Emissivity and oxidation evolution in reheating furnace environments

Lead Research Organisation: Swansea University
Department Name: College of Engineering


Reheating furnaces are an essential part of Tata Steel Europe's hot mills. Reheating furnaces are heated by gas burners and aim to heat the steel slabs to their rolling temperature with a known temperature profile through the thickness.

Reheating furnaces rely predominantly on heat being radiatively transferred to the slabs. Since steel is prone to oxidation, the slabs grow an oxide layer on their surface. This has two major effects for the heat transfer from the furnace to the slab:
It changes the emissivity of the surface, and therefore the power the slab absorbs from the furnace.
It introduces an insulating layer on the surface of the slab, which slows thermal diffusion into the slab.

The oxide layer thickness can be approximately calculated for simple steels, however the evolution of emissivity with time and temperature as well as its dependency on the oxide thickness or topology of the oxide surface is unknown.

The emissivity of oxide scales is known to be affected by a number of parameters, including the composition of the atmosphere, steel grade, temperature, steel surface condition and time. Some of these parameters are within our control, for example the composition of the atmosphere in the reheating furnace, the temperature cycle or the steel composition.

In this project, we would like to understand how temperature cycle and eventually furnace atmosphere affects the surface condition of the oxide scale, and therefore the emissivity. The first industrial aim is to be able to introduce accurate emissivity values in the furnace model as a function of time and temperature, the second aim is to extrapolate this prediction to different steel compositions. An additional aim, if time permits, is to understand how to control the emissivity to maximise it and improve furnace efficiency.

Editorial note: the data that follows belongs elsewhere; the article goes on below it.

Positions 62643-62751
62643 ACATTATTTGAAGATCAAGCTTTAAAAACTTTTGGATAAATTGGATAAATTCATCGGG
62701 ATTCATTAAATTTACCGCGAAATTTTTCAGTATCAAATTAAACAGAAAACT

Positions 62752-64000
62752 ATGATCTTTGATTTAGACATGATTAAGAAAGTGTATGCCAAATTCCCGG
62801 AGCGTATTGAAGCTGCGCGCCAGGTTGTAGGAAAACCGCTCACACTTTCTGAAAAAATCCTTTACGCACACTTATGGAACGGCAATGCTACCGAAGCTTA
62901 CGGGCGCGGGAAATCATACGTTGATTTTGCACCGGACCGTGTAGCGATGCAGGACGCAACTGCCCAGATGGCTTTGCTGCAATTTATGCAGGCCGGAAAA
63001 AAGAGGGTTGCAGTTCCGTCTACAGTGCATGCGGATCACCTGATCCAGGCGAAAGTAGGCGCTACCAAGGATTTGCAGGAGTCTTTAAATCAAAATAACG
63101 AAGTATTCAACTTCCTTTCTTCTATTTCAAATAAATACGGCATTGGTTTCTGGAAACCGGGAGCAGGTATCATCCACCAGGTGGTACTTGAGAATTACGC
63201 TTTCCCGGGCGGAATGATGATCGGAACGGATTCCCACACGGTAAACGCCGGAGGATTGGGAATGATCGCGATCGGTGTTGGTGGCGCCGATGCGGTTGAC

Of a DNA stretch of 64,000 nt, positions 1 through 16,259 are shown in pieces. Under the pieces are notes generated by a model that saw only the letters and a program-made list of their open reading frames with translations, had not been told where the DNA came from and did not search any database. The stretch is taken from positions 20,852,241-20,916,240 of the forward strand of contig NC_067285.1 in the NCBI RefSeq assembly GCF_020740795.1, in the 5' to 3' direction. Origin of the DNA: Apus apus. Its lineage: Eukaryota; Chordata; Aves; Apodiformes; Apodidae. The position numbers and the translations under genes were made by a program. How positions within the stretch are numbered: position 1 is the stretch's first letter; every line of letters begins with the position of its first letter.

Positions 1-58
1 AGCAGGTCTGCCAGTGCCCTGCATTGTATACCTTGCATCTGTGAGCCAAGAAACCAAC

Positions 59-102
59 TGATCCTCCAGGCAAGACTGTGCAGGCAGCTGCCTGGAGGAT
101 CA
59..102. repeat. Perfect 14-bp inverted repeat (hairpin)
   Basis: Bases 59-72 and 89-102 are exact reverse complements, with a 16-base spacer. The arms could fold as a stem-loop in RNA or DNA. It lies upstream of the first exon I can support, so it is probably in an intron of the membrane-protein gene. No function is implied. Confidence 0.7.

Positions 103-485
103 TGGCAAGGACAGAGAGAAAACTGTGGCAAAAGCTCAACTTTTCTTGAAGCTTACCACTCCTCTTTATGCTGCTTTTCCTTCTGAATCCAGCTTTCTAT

The objectives of the project include:

Develop and validate an experimental setup that can measure the emissivity of oxide scales as a function of temperature and time.
Measure emissivity as a function of temperature and evolution in time for HSLA and low carbon grades heated in an environment representative of a reheating furnace atmosphere.
Relate emissivity changes to changes in the oxide layer, e.g. morphological, structural, or compositional changes.
Formulate the relation emissivity, time, temperature, and steel composition to be used in the industrial model.
Suggest, if time permits, the optimised furnace parameters, or slab surface modifications to achieve maximum emissivity on the slabs.


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Studentship Projects

Project Reference Relationship Related To Start End Student Name
EP/V519601/1 01/10/2020 30/09/2025
2610326 Studentship EP/V519601/1 01/10/2021 30/09/2025 Tanya Robinson